From Newsday, Sept. 12:
Chilling testimony told in limo crash trial
Little Kate Flynn’s body was not difficult to identify after she died in the wreckage of a head-on crash on the Meadowbrook Parkway, a Nassau medical examiner testified this morning: Her mother was still carrying her daughter’s head at the hospital.
The testimony from Dr. Michael Demartino drew a quick and vehement objection from attorney Stephen LaMagna of Garden City, who is defending Martin Heidgen, 25, on charges of second-degree murder. Heidgen is accusing of driving drunk the wrong way on the parkway July 2, 2005. His pickup smashed into a limousine, killing Kate, 7, of Long Beach and driver Stanley Rabinowitz, 59, of Farmingdale.
Acting State Supreme Court Justice Alan Honorof ruled that the prosecution must limit testimony about Kate’s decapitation to avoid unfairly prejudicing the jury against Heidgen.
Other testimony this morning came from drivers and first responders to the horrific crash scene. One of the first to arrive was Michael Tangney, Kate’s uncle, who was also returning from the wedding of Kate’s aunt, Lisa Mascolo.
Jennifer and Neil Flynn told a Nassau jury Monday in wrenching detail how a relaxing limousine ride home after one of the happiest days of their lives last summer ended in an instant when a pickup truck driving the wrong way on the Meadowbrook Parkway smashed head-on into them, wrecking their lives as thoroughly as it did the limo.
“It was quiet, and then the car exploded,” said Jennifer Flynn, 37, testifying on the first day of the murder trial of Martin Heidgen, 25, of Valley Stream. He is charged with driving drunk the wrong way on the Meadowbrook July 2, 2005, killing the Flynns’ daughter, Kate, 7, and the limo driver, Stanley Rabinowitz, 59, of Farmingdale. The family was returning to Long Beach from the Bayville wedding of Jennifer Flynn’s sister, Lisa.
Jennifer Flynn looked straight at the jury as she described the moment she realized her daughter, who had been sleeping quietly on one of the limo’s seats, was dead.
“Her hair was over her face, and I went to pick her up,” Flynn said, speaking without emotion. “But then I realized it was just her head. I put my hand under her neck … and I stated to the car that Kate was dead. It was more as a statement than as a scream.”
“No, not Kate,” wailed the girl’s grandfather, Chris Tangney, who was suspended amid the bent metal, and whose foot was nearly cut off, Jennifer Flynn said. Jennifer’s husband, Neil, just kept saying, “Katie angel, Katie angel, Katie angel,” Jennifer Flynn said.
Then Jennifer Flynn said she asked about the driver.
“They said he was dead, too,” she testified.
Monday, all four adult survivors of that horrific moment testified about what they remember. Heidgen, dressed neatly in a checkered tie and navy blazer, watched the testimony solemnly. Jurors seemed to listen in rapt attention, as family and friends of Rabinowitz and the Flynns wept quietly.
Jennifer and Neil Flynn and Denise and Chris Tangney all testified about their debilitating injuries. Neil Flynn said, “My physical injuries are the least of my problems.”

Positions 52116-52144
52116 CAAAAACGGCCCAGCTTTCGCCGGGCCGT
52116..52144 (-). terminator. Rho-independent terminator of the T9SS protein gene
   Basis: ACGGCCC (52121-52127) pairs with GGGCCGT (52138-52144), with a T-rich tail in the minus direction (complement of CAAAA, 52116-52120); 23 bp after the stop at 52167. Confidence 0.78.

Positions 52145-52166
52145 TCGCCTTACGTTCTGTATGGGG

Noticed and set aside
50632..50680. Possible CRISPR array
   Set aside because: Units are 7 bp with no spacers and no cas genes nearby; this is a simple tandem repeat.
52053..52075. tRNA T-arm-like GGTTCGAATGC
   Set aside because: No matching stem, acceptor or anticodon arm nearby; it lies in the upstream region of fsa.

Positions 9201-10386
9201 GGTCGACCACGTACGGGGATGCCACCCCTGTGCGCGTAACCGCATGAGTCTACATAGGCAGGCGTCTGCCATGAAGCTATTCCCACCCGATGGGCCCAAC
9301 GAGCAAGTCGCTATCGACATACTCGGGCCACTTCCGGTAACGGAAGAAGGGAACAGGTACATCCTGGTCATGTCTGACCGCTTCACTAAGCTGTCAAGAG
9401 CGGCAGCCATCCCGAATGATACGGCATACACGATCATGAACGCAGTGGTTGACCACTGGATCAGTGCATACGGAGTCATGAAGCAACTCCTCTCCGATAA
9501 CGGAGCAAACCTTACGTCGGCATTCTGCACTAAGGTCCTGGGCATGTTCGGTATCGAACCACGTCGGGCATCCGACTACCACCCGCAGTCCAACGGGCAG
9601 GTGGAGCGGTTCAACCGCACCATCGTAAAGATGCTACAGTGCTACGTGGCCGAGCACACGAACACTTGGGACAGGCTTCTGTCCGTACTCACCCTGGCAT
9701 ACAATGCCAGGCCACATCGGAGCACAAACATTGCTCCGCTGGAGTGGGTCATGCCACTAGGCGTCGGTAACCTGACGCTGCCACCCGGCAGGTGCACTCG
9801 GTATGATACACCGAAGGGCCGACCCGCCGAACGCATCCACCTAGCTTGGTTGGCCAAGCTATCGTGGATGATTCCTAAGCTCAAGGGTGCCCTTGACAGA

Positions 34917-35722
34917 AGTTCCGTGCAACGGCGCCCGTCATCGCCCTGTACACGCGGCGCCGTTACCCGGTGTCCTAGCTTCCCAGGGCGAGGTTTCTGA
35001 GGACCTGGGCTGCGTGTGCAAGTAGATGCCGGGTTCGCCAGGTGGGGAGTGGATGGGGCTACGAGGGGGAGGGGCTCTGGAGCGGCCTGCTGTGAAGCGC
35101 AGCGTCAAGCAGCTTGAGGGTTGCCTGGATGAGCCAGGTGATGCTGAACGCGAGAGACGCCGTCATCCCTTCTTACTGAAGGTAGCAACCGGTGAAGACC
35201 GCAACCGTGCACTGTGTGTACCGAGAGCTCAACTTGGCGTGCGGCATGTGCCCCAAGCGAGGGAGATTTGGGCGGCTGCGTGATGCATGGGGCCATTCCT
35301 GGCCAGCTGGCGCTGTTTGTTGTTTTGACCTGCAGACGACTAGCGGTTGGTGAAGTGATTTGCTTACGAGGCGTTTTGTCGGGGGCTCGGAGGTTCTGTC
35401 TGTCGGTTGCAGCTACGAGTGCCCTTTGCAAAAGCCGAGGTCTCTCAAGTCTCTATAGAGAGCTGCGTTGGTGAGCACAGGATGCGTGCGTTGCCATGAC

He remembered on the witness stand how Katie and her younger sister Grace — who survived the crash — had played on the beach, collecting seashells. He said he told Katie that she could eat anything she wanted, and that he had picked her up and danced with her at the reception.
“Katie said it was the best day of her life,” Neil Flynn said.
Denise Tangney, 57, Katie’s grandmother, said she saw Heidgen’s headlights from her seat at the back of the limo.
“I said to myself, ‘Oh my God. We’re going to get hit,'” she said. “I didn’t have time to say, ‘Hold on.'”
Prosecutor Bob Hayden said in his opening statement that what Heidgen did amounts to murder — a rare charge in drunken driving cases and, some experts say, a tough one to prove. Hayden said Heidgen drank enough to put his blood-alcohol level at about three times the legal limit of .08 percent at the time of the crash. Later, Hayden said, Heidgen told a police officer that he had been in “self-destruct mode.”
“He ignored horns” of passing cars, Hayden said. “He ignored headlights. He never swerved. He never wavered. He just kept coming.”
But Heidgen’s lawyer, Stephen LaMagna of Garden City, said while his client may have made mistakes, he did not commit murder. He said Heidgen, who had moved to the area about eight months earlier, was lost and slowed down as soon as he realized he was driving in the wrong direction. LaMagna said friends will testify that Heidgen was in a cheerful mood when he got into his car, not a self-destructive one.
On his way in to court in the morning, Heidgen expressed concern for the victims.
“I just want to say that my thoughts, my feelings, my prayers are with the other families involved, and that’s from my heart,” he said.
But Heidgen’s words meant nothing to the Flynns.
Jennifer Flynn, wearing a colorful beaded necklace that Katie had made for her, said outside court that she has no doubt Heidgen is a murderer.
“He aimed at us with 4,000 pounds of steel,” Jennifer Flynn said. She then drew a distinction between the trial and life since the crash. “The trial is difficult. Life is unbearable.”
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